38. 38.
    (a) Arsova L, Haaren R, Goldstein N, Kaufman SM, Themelis NJ (2008) The state of garbage in America. Biocycle 49(12):22–24; (b) Wiles CC (1996) Municipal solid waste combustion ash: state-of-the-knowledge. J Hazard Mater 47(1–3):325–344Google Scholar
  39. 39.
    Prigiobbe V, Polettini A, Baciocchi R (2009) Gas-solid carbonation kinetics of air pollution control residues for CO2 storage. Chem Eng J 148(2–3):270–278CrossRefGoogle Scholar
  40. 40.
    Willett JC, Bolen WP (2011) Crushed stone and sand and gravel in the fourth quarter 2010: U.S. geological survey mineral industry surveys. United States Geological Survey (USGS)Google Scholar
  41. 41.
    Langer WH (1998) Natural aggregates of the conterminous united states: U.S. Geological Survey Bulletin 1954. United States Geological Survey (USGS)Google Scholar
  42. 42.
    Rubin ES Integrated environemental control model, version 6.2.4. http://www.cmu.edu/epp/iecm/index.html
  43. 43.
    (a) Jacott M, Reed C, Taylor A, Winfield M (2003) Energy use in the cement industry in north america: emissions, waste generation and pollution control, 1990–2001; May 30; (b) International ICF (2007) energy trends in selected manufacturing sectors: opportunities and challenges for environmentally preferable energy outcomes; U.S. Environmental Protection Agency: March 2007Google Scholar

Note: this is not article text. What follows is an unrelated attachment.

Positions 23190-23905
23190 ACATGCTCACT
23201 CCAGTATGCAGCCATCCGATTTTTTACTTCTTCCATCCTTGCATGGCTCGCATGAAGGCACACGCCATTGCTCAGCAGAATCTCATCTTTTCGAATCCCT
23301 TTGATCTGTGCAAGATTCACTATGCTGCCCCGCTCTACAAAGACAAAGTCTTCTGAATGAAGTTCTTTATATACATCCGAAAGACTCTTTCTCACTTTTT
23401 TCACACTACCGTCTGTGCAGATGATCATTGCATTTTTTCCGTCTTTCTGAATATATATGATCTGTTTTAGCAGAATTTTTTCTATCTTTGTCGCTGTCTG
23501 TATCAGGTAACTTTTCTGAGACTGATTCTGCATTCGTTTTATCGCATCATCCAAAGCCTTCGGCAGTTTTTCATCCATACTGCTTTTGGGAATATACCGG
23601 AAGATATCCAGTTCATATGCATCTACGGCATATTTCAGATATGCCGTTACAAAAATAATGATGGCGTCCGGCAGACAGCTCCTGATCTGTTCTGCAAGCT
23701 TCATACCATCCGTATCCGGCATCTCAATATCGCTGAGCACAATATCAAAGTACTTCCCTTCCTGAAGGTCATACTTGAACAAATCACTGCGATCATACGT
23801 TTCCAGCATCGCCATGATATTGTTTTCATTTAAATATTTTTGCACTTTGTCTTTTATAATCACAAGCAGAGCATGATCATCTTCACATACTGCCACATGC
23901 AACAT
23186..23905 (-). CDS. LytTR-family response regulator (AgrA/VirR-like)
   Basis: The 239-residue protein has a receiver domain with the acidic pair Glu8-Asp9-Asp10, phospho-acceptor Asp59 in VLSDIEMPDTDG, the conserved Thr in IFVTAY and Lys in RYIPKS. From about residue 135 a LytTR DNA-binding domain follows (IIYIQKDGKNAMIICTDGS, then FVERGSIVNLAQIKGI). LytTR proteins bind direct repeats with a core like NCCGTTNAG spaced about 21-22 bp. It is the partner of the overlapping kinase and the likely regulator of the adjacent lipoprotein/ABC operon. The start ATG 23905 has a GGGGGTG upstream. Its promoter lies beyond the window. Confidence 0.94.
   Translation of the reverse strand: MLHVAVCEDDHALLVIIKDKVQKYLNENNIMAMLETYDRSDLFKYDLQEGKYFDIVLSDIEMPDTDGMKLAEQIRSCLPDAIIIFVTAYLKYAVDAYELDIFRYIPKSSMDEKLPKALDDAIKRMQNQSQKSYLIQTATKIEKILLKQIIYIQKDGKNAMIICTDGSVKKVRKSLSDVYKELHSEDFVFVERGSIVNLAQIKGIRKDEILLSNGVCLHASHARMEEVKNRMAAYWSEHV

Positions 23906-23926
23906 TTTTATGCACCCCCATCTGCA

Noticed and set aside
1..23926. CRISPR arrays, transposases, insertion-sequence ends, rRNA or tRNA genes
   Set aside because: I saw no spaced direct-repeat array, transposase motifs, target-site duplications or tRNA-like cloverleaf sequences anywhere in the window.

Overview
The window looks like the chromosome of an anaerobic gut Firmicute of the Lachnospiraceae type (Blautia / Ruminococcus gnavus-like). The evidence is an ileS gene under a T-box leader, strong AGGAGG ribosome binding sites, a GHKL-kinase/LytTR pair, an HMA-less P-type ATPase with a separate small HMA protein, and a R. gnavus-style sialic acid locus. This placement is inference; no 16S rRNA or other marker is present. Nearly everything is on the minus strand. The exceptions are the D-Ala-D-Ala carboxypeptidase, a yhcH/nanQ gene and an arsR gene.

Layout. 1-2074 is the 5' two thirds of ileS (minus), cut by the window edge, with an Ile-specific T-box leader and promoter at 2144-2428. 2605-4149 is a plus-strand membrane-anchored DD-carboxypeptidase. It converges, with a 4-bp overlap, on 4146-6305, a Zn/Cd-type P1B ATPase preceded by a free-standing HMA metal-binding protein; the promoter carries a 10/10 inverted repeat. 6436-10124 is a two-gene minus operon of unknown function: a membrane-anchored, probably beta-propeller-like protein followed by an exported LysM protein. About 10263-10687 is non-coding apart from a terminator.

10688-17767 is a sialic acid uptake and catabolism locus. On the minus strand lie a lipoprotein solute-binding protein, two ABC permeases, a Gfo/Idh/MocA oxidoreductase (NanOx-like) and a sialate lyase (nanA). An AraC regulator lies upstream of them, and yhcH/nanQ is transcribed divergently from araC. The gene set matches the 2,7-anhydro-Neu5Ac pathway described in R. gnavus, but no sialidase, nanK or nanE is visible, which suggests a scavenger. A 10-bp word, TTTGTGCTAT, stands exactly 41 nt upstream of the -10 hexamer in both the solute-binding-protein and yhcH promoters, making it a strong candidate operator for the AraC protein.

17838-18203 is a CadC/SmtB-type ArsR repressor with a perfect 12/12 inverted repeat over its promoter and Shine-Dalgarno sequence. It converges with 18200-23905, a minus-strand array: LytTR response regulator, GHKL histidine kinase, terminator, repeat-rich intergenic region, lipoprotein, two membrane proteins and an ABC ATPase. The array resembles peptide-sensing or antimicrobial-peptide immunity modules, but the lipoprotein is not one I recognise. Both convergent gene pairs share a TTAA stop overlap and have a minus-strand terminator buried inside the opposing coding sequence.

44. 44.
    Van Oss HG (2011) Slag, iron and steel–2009 [Advance Release] – 2009 minerals yearbook. United States Geological Survey (USGS)Google Scholar
  45. 45.
    (a) PHMSA, Pipeline Information Management Mapping Application. Pipeline and Hazardous Materials Safety Administration (PHMSA), U.S. Dept. of Transportation: 2005; (b) EIA (2007) About U.S. natural gas pipelines – transporting natural gas. Energy Information Administration, U.S. Department of Energy, Washington, DC, p 76Google Scholar
  46. 46.
    (a) Sector 21 (2010a) EC0721SP1: mining: subject series: product summary: products or services statistics: 2007; (b) sector 21 (2010b) ec0721sm1: mining: subject series: materials summary: selected supplies minerals received for preparation purchased machinery and fuels consumed by type by industry: 2007; (c) Sector 21 (2010c) ec0721i1: mining: industry series: detailed statistics by industry for the united states: 2007Google Scholar

Copyright information

© Springer Science+Business Media, LLC 2012

Authors and Affiliations

  1. 1.Dept. of Energy Resources EngineeringStanford UniversityStanfordUSA

Personalised recommendations